Recently, DHL announced that they will be retracting their 2020 rate increase imposed on postal parcels to the consumer. In an era where parcel service providers across the globe, both private and postal authority-based, are taking annual rate increases of up to 5%, it’s quite amazing to see a carrier retract a rate increase, so what’s going on?
US-based Dean Maciuba from Logistics Trends & Insights and EU based Marek Rozycki from Last Mile Experts, shed some light on parcel rate increases from both sides of the ocean.
Dean: Marek, I stumbled upon this article that explains the German domestic parcel division of DHL, will be retracting their 2020 parcel rate increase.
‚Dhl makes a u-turn on parcel price increase’ by Post and Parcel
This division is part of Deutsche Post, the successor to German mail authority Deutsche Bundespost, which was privatized in 1995 and became a fully independent company in 2000. DHL Express is a wholly-owned subsidiary. Since its privatization, Deutsche Post has significantly expanded its business area through acquisitions. Have I got this right Marek?
Marek: Yes, if you include DHL, Danzas and Excel. It isn’t clear that all of these acquisitions have been used to best effect and the plan to be “everything to everyone” in logistics seems not to have succeeded…with the failed assault on the US market arguably being the first major sign of this.
Dean: Here in the US, FedEx and UPS regularly take annual rate increases in the 5% range and the USPS recently took a 2.8% increase on their Priority Mail parcel service, for 2020. More importantly, the article goes on to state that the DHL rate increase took place after three years of price stability, so the question begs, why can DHL control domestic parcel rate increases, better than the US carriers?
Marek: Please remember that this relates to the postal parcels to the consumer (ie c to x) which is less relevant to FedEx or UPS. What is clear is that increases which are not warranted by concrete customer-centric improvements are a “highway to hell” in the face of Amazon, which takes a much longer-term view and one based upon much wider considerations than just the last mile.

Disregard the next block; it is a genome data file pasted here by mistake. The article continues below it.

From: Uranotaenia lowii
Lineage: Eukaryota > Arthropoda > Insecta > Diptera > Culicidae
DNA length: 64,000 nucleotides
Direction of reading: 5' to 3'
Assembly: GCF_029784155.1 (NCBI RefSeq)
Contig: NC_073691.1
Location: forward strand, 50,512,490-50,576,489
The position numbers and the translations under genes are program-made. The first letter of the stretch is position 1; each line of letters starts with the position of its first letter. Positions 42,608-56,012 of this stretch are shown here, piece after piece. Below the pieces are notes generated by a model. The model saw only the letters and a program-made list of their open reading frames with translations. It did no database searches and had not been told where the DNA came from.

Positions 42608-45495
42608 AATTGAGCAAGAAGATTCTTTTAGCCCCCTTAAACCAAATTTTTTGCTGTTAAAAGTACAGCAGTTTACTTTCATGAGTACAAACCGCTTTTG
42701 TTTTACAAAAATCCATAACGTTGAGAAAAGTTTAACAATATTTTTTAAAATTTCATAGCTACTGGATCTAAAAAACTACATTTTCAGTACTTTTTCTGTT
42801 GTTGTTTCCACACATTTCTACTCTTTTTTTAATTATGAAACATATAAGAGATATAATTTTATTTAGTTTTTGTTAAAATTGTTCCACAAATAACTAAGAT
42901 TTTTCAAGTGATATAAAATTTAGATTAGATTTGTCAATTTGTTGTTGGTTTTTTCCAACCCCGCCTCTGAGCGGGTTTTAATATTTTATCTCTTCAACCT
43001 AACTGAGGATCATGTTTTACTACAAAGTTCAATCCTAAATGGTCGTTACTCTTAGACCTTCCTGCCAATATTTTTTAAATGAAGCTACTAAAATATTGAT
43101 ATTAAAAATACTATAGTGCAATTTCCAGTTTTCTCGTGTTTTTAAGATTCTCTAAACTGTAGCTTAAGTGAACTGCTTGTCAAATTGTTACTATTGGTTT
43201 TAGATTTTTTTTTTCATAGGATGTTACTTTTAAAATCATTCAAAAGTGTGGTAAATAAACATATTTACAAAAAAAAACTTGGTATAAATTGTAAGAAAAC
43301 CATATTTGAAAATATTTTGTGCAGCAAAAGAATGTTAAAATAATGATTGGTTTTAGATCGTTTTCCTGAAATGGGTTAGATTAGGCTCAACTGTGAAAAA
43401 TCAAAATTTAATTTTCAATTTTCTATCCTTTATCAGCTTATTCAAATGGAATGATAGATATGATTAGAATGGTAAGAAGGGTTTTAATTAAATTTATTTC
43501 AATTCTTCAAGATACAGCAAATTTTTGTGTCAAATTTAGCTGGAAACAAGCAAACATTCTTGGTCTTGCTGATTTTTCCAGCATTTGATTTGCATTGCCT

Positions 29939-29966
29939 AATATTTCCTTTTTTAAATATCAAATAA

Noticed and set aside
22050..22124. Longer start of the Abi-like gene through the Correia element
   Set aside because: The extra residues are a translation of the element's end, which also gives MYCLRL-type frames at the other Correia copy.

Dean: Here in the US, UPS and FedEx are not regulated, so they charge whatever the market will bear and have practically no competition. Maybe that means they don’t have to try and be as efficient as DHL, who must answer to a regulator. However, the USPS must request rate increases from the regulator which might explain why the USPS tends to take lower rates increases than the private carriers. Is this more about a stronger regulatory presence in the EU versus the US, or does DHL control costs better than their US counterparts? You are the parcel expert in Europe, so what do you say, Marek?
Marek: Clearly, costs in the last mile are growing here in Europe, especially those related to labour. But our carriers are mitigating some of this increased cost via improved customer communications (IDM) or better out of home delivery options like lockers and access points. In this particular case, it seems that the German regulator, the Bundesnetzagentur, has decided that the original increase was unwarranted and would lead to unwarranted increased revenues which are higher than estimated by DP/DHL. We can’t be sure that they are right, but there is always sensitivity as to how rate increases will impact the consumer here in Europe.
Dean Maciuba is the Director of Consulting Services at Logistics Trends & Insights LLC and he is an expert on last-mile delivery, Amazon, e-commerce, and the design/implementation of speciality distribution solutions.
Photo: My Parcel Delivery/ Flickr